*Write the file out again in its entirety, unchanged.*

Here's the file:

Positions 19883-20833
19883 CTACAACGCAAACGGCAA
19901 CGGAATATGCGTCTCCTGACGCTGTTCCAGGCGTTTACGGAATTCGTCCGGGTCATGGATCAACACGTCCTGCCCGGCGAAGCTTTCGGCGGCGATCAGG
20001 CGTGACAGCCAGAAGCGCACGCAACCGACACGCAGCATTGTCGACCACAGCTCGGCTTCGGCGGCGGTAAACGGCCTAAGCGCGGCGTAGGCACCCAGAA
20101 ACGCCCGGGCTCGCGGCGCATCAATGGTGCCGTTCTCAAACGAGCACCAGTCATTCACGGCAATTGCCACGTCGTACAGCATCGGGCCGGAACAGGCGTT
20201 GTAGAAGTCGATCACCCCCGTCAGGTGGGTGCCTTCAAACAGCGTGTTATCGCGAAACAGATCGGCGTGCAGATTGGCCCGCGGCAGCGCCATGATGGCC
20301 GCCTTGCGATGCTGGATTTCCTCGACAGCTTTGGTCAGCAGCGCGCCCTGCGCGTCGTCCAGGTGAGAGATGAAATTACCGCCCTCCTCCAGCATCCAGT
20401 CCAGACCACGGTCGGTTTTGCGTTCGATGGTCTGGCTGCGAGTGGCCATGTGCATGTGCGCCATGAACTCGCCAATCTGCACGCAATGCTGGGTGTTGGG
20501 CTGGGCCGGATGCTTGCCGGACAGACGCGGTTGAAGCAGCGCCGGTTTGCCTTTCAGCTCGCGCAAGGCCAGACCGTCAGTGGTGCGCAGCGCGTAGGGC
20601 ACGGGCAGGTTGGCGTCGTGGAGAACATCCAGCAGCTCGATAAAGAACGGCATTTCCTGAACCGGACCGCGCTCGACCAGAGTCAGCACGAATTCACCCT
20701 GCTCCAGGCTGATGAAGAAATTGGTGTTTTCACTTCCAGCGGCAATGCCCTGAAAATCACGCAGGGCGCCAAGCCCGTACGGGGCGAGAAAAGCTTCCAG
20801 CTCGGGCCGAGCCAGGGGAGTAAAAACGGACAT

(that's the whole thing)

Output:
Positions 19883-20833
19883 CTACAACGCAAACGGCAA
19901 CGGAATATGCGTCTCCTGACGCTGTTCCAGGCGTTTACGGAATTCGTCCGGGTCATGGATCAACACGTCCTGCCCGGCGAAGCTTTCGGCGGCGATCAGG
20001 CGTGACAGCCAGAAGCGCACGCAACCGACACGCAGCATTGTCGACCACAGCTCGGCTTCGGCGGCGGTAAACGGCCTAAGCGCGGCGTAGGCACCCAGAA
20101 ACGCCCGGGCTCGCGGCGCATCAATGGTGCCGTTCTCAAACGAGCACCAGTCATTCACGGCAATTGCCACGTCGTACAGCATCGGGCCGGAACAGGCGTT
20201 GTAGAAGTCGATCACCCCCGTCAGGTGGGTGCCTTCAAACAGCGTGTTATCGCGAAACAGATCGGCGTGCAGATTGGCCCGCGGCAGCGCCATGATGGCC
20301 GCCTTGCGATGCTGGATTTCCTCGACAGCTTTGGTCAGCAGCGCGCCCTGCGCGTCGTCCAGGTGAGAGATGAAATTACCGCCCTCCTCCAGCATCCAGT
20401 CCAGACCACGGTCGGTTTTGCGTTCGATGGTCTGGCTGCGAGTGGCCATGTGCATGTGCGCCATGAACTCGCCAATCTGCACGCAATGCTGGGTGTTGGG
20501 CTGGGCCGGATGCTTGCCGGACAGACGCGGTTGAAGCAGCGCCGGTTTGCCTTTCAGCTCGCGCAAGGCCAGACCGTCAGTGGTGCGCAGCGCGTAGGGC
20601 ACGGGCAGGTTGGCGTCGTGGAGAACATCCAGCAGCTCGATAAAGAACGGCATTTCCTGAACCGGACCGCGCTCGACCAGAGTCAGCACGAATTCACCCT
20701 GCTCCAGGCTGATGAAGAAATTGGTGTTTTCACTTCCAGCGGCAATGCCCTGAAAATCACGCAGGGCGCCAAGCCCGTACGGGGCGAGAAAAGCTTCCAG
20801 CTCGGGCCGAGCCAGGGGAGTAAAAACGGACAT